:: M A D A M E architect
As with many GRAND moments in life, the beginnings are usually quite humble. I was asked, one day back in early June by Julia Gamolina, a friend of mine, a former classmate from our days of all-nighters at Cornell University in pursuit of a degree in architecture, to be interviewed for her July features for the online platform / blog / magazine, Madame Architect. A momentously GRAND opportunity, I was given the space to share my thoughts on being that which you WISH TO SEE in an industry that defines itself by what is SEEN. As a woman in design and, in particular, a Black Woman in design, it is NOT too often that I get to see REPRESENTATIONS of myself. Through this wonderful moment that my friend Julia so magnificently crafted, I was able to do the exact opposite: SHINE.
BE a REPRESENTATIVE of what is usually not seen. Making the unseen, SEEN.
So, the biggest thank you to Julia for crafting this beautiful moment. And even more importantly, thank you to everyone who has shaped me in my journey. And without further ado, below, I share a quick snippet of the interview written by Julia Gamolina titled: I Am: Elease Samms on Filling Gaps, Giving Back, and Being That Which You Wish to See
Excerpt From: I Am: Elease Samms on Filling Gaps, Giving Back, and Being That Which You Wish to See
Elease Samms is a Louisiana native but grew up in Central Florida. She was one of the first graduates from Orlando's Support Our Scholars program, from which she headed to Cornell University's Architecture Program on a full scholarship. Graduating from Cornell in 2013, Elease is now a Project Designer at KTH Architects. Her primary interests in the field of Healthcare Architecture stem from growing up as a daughter of an Orlando Health, Pediatric Level 2 Registered Nurse, and from a desire to work primarily with local communities. Elease is currently enrolled in NCARB's Architectural Experience Program (AXP) and regularly mentors students of Orlando's Support Our Scholars Program, as well as students through COMPACT at Jones High School. In her conversation with Julia Gamolina, Elease speaks about filling gaps, giving back, and increasing representation, encouraging anyone interested in architecture to know that the field is always open to them.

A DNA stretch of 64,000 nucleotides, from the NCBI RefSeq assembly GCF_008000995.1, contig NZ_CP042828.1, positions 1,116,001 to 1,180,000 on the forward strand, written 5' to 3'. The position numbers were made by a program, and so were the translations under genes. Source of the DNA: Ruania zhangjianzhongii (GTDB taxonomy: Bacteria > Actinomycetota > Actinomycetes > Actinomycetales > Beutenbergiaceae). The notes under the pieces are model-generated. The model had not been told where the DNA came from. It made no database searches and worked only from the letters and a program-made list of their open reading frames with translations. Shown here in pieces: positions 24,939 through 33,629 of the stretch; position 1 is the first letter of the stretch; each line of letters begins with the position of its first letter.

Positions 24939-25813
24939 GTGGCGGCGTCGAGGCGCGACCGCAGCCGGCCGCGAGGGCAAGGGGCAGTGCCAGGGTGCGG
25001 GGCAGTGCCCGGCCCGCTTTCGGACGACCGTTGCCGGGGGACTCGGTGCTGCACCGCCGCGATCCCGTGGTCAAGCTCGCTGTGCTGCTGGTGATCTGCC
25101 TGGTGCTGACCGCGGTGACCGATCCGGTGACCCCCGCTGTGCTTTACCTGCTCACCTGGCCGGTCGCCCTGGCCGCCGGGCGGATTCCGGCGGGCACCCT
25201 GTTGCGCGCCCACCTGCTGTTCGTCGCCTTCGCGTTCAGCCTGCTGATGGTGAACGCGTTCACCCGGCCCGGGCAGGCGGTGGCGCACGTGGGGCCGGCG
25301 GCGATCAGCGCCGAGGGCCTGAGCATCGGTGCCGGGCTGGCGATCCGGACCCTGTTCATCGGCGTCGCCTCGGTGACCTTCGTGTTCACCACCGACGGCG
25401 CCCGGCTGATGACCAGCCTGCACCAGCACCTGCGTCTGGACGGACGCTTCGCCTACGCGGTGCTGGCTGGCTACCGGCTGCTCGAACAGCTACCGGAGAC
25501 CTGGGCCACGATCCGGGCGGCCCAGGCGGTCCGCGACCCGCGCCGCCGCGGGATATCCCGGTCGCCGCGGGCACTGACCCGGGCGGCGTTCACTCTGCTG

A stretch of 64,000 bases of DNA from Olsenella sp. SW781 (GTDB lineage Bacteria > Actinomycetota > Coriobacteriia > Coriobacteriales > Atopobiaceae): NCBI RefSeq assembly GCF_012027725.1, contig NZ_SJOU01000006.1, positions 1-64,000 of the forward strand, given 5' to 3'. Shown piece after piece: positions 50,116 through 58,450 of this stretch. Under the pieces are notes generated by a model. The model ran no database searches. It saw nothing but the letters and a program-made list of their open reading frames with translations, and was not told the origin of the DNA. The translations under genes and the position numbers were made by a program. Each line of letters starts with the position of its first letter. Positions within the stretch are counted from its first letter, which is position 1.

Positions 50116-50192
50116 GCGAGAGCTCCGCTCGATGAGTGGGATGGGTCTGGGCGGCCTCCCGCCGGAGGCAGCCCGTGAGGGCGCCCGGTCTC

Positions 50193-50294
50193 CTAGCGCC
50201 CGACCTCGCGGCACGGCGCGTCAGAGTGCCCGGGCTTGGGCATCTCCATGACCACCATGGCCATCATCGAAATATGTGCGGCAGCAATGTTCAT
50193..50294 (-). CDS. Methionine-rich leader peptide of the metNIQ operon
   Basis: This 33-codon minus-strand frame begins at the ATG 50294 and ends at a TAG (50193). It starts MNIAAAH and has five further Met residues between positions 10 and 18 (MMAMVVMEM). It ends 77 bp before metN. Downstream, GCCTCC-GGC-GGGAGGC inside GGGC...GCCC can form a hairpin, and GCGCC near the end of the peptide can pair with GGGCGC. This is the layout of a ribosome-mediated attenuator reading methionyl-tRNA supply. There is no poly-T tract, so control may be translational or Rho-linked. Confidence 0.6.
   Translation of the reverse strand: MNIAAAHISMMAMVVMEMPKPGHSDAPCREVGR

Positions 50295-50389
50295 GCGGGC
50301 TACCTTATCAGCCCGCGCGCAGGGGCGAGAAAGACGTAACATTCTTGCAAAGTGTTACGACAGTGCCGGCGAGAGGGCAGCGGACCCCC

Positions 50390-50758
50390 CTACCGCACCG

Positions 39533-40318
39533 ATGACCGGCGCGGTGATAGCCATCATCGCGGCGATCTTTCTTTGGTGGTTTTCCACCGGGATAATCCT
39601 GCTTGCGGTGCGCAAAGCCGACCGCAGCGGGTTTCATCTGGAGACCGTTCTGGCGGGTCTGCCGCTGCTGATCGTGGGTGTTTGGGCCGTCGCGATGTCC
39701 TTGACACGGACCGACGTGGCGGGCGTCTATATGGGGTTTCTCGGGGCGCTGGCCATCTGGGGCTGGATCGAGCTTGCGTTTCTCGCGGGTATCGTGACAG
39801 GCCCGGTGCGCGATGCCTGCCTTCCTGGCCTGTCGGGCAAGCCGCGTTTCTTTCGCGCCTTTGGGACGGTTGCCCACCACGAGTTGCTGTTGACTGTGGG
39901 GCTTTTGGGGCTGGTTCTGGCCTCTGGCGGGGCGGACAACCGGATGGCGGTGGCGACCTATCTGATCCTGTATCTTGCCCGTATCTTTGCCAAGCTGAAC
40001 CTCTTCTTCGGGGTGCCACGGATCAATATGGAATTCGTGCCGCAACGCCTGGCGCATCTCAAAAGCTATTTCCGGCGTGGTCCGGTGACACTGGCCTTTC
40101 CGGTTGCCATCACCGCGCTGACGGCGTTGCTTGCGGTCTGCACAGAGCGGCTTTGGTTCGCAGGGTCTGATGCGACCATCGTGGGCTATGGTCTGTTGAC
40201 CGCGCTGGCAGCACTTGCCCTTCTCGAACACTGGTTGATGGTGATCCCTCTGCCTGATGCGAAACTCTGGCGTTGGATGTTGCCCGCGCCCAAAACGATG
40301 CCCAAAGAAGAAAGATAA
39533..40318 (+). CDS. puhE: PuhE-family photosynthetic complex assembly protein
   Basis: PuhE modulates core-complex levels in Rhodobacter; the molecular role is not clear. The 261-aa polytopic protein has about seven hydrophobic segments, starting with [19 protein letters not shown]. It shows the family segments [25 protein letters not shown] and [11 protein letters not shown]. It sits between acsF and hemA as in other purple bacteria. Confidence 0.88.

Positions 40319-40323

JG: How did your interest in architecture first develop?
ES: My interest in architecture bloomed early. With two Jamaican-born parents who followed more “traditional” career routes for “islanders,” my parents did all they could to ensure that my brother and I could follow whatever dreams our hearts set us on. In elementary school, the one thing I knew for sure was that I loved art - my mom, though a registered nurse, was always a wonderful artist and was my go-to for anything creative. It’s from her that I knew, when I grew up, no matter what I did, it had to allow me to create.
I first set my mind on Interior Design; however that changed with the TV Show my Extreme Home Makeover Edition [laughs]. Having grown up in River Ridge, Louisiana for all my elementary and middle school years, I knew how critical designing a home that could stand the test of time - or at least hurricanes – and that could be affordable, would be to those who are not able to own homes easily. As no stranger to the troubles of the lower ninth ward, I knew that I wanted to not only makeover homes, but to build homes that could be responsive so that families would no longer have to be displaced or lose loved ones because of flooding. At the same time, I also wanted to create homes that were beautiful. Beautiful design is for everyone and should be unaffected by socioeconomic backgrounds.
JG: How did architecture school shape your approach to and outlook on the field?
ES: To this very day, I firmly believe that Cornell’s architecture program was truly the awakening I didn’t realize I needed. It took a total of three years, one failed studio, and many, many nights of being talked out of transferring schools - because not only was I homesick, but I also felt like I never truly belonged at Cornell, let alone in the architecture program - to realize that I was approaching everything wrong. I was burning myself out to keep up appearances – to “never let anyone see me break”, an old school affirmation ingrained in me – all for what?